There are so many delightful poems by Faith Shearin that it can be difficult to select just one to show you. This one is from her sixth book, “Darwin’s Daughter,” published in 2017 by Stephen F. Austin State University Press. Faith Shearin lives in West Virginia.

Blue Elvis

 It was August 1977 when Elvis Presley fell

 face down on his Graceland bathroom floor;

 by the time paramedics arrived, he was


 cold and blue. I knew this because I was with

 my grandmother, Belle, who called her sister,

 Geraldine, who came over at once so we


 could watch the news. My grandmother knew

 Elvis liked peanut butter on white bread

 with American cheese, eaten in his jungle room


 which had Tiki chairs, fur lampshades,

 a waterfall. Other neighbors arrived:

 women in short skirts, women who


 brought with them more of the food Elvis

 loved: coconut cakes, fried chicken, bacon.

 Elvis was dead, and summer had been so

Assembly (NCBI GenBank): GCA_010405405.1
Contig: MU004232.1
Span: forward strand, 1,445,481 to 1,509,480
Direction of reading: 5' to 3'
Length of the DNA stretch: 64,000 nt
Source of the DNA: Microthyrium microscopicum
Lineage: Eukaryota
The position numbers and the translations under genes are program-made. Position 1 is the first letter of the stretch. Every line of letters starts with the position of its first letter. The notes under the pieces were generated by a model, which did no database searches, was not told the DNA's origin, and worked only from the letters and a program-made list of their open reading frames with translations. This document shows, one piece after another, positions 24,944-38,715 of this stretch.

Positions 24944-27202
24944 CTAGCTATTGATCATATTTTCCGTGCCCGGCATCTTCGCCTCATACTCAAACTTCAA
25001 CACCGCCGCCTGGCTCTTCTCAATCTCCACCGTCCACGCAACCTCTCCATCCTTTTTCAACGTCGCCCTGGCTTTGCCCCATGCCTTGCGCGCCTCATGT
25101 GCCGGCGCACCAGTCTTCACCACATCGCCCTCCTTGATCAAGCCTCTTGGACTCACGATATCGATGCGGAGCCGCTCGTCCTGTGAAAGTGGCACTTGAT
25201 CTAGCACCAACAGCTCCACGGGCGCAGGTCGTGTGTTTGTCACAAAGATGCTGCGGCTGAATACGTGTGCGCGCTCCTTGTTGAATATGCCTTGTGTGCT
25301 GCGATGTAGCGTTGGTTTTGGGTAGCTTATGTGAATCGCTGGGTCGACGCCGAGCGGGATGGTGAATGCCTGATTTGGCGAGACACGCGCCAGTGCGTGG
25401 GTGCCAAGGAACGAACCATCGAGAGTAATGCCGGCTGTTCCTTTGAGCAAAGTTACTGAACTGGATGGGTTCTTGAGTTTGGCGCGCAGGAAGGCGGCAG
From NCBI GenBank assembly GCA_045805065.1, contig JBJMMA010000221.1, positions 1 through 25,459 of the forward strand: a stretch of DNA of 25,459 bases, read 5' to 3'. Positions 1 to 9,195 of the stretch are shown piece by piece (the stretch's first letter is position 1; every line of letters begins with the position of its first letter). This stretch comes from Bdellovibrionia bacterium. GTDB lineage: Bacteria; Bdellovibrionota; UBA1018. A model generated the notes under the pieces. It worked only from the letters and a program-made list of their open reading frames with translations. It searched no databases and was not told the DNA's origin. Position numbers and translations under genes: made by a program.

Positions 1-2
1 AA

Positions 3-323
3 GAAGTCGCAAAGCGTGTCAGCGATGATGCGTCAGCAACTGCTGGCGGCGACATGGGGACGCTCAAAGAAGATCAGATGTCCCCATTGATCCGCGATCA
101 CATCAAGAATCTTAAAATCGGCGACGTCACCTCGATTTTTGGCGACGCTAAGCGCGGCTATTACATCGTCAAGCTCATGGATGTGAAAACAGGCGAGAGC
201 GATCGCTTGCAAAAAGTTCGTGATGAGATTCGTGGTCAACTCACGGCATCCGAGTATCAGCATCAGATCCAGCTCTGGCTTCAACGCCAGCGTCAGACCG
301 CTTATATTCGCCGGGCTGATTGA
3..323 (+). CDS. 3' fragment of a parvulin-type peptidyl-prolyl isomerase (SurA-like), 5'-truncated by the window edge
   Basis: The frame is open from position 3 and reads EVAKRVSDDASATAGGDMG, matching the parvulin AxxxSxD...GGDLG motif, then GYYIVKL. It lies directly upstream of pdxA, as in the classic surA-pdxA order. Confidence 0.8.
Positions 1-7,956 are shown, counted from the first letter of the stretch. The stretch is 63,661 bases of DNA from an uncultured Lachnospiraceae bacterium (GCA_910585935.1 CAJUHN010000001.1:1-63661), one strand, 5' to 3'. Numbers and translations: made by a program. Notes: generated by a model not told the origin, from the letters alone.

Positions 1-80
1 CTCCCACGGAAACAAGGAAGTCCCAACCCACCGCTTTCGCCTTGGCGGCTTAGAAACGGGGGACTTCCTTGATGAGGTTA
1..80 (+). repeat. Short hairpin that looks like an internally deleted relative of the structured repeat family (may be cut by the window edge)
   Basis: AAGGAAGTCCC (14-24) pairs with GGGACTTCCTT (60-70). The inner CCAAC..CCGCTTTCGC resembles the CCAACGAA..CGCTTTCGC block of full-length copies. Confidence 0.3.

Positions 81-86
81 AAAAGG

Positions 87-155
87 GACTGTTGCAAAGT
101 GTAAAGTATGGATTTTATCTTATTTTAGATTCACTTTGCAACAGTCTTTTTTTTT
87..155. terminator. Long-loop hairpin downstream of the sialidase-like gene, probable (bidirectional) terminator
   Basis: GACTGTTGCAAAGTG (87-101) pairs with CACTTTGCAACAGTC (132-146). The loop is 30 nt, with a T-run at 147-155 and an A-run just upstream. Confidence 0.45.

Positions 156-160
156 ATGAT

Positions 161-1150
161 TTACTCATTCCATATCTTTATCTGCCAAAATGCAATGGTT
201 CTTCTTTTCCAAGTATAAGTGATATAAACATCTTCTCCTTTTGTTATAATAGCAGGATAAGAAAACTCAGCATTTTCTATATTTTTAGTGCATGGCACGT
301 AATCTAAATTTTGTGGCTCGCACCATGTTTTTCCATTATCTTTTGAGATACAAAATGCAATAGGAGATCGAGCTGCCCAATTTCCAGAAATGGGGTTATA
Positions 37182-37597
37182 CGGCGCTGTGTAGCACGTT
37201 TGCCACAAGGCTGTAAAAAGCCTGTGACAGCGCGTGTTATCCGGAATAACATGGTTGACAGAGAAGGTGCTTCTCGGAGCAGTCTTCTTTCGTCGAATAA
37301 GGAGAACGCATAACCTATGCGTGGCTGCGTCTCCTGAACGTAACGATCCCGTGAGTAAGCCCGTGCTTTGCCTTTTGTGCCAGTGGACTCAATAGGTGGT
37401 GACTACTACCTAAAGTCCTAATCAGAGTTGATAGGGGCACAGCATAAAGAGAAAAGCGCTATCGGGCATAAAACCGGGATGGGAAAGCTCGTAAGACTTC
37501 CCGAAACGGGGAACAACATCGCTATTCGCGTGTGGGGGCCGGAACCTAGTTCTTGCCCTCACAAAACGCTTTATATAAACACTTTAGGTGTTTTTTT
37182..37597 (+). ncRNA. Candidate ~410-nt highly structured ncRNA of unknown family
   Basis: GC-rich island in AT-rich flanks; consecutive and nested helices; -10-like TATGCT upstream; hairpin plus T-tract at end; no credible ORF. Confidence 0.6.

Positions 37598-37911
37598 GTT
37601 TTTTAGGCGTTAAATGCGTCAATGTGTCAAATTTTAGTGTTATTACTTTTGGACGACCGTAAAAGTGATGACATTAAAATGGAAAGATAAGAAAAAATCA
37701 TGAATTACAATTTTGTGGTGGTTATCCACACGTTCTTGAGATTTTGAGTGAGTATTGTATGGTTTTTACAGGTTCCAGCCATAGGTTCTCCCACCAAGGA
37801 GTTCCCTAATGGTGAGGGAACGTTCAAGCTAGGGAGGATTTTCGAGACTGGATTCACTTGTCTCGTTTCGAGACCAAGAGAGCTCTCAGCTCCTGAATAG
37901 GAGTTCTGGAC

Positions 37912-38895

hot the things we touched burned our hands:

 handles of garden hoses, car doors,

 the metal swing set my grandfather


 built for me on the back lawn. I listened

 to the sound of southern women’s voices

 expressing disbelief; they said I swan


 and I pictured something rippling

 and solitary; they said Well, shut my mouth and

 I saw blue Elvis, falling.


We do not accept unsolicited manuscripts. American Life in Poetry is made possible by The Poetry Foundation (, publisher of Poetry magazine. It is also supported by the Department of English at the University of Nebraska, Lincoln. Poem copyright ©2018 by Faith Shearin, “Blue Elvis,” from Darwin’s Daughter, (Stephen F. Austin State University Press, 2018). Poem reprinted by permission of Faith Shearin and the publisher. Introduction copyright ©2019 by The Poetry Foundation. The introduction’s author, Ted Kooser, served as United States Poet Laureate Consultant in Poetry to the Library of Congress from 2004-2006.

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